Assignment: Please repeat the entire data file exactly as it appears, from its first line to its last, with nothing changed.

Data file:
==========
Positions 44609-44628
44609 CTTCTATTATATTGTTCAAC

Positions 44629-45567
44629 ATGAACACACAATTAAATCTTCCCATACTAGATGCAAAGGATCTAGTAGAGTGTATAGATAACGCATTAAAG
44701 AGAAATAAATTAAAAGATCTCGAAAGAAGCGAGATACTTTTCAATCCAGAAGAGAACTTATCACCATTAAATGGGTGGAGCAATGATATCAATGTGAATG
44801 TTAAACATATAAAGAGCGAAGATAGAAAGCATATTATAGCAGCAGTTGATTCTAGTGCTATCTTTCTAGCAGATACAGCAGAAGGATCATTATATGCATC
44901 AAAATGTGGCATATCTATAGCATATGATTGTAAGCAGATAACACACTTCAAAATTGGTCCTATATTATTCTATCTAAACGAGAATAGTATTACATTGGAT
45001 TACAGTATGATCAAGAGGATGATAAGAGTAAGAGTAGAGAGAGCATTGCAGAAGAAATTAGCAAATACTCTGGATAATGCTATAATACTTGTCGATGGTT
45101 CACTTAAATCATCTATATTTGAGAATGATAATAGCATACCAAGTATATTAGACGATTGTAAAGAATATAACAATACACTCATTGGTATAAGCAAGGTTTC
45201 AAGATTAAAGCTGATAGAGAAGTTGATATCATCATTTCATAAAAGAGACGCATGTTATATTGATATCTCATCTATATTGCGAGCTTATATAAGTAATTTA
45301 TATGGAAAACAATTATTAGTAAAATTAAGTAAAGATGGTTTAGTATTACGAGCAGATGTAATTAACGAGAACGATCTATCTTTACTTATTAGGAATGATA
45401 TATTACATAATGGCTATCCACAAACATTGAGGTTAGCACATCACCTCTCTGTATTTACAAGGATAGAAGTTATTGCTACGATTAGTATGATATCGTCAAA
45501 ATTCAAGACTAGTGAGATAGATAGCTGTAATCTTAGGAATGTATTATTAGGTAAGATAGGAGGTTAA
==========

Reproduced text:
Positions 44609-44628
44609 CTTCTATTATATTGTTCAAC

Positions 44629-45567
44629 ATGAACACACAATTAAATCTTCCCATACTAGATGCAAAGGATCTAGTAGAGTGTATAGATAACGCATTAAAG
44701 AGAAATAAATTAAAAGATCTCGAAAGAAGCGAGATACTTTTCAATCCAGAAGAGAACTTATCACCATTAAATGGGTGGAGCAATGATATCAATGTGAATG
44801 TTAAACATATAAAGAGCGAAGATAGAAAGCATATTATAGCAGCAGTTGATTCTAGTGCTATCTTTCTAGCAGATACAGCAGAAGGATCATTATATGCATC
44901 AAAATGTGGCATATCTATAGCATATGATTGTAAGCAGATAACACACTTCAAAATTGGTCCTATATTATTCTATCTAAACGAGAATAGTATTACATTGGAT
45001 TACAGTATGATCAAGAGGATGATAAGAGTAAGAGTAGAGAGAGCATTGCAGAAGAAATTAGCAAATACTCTGGATAATGCTATAATACTTGTCGATGGTT
45101 CACTTAAATCATCTATATTTGAGAATGATAATAGCATACCAAGTATATTAGACGATTGTAAAGAATATAACAATACACTCATTGGTATAAGCAAGGTTTC
45201 AAGATTAAAGCTGATAGAGAAGTTGATATCATCATTTCATAAAAGAGACGCATGTTATATTGATATCTCATCTATATTGCGAGCTTATATAAGTAATTTA
45301 TATGGAAAACAATTATTAGTAAAATTAAGTAAAGATGGTTTAGTATTACGAGCAGATGTAATTAACGAGAACGATCTATCTTTACTTATTAGGAATGATA
45401 TATTACATAATGGCTATCCACAAACATTGAGGTTAGCACATCACCTCTCTGTATTTACAAGGATAGAAGTTATTGCTACGATTAGTATGATATCGTCAAA
45501 ATTCAAGACTAGTGAGATAGATAGCTGTAATCTTAGGAATGTATTATTAGGTAAGATAGGAGGTTAA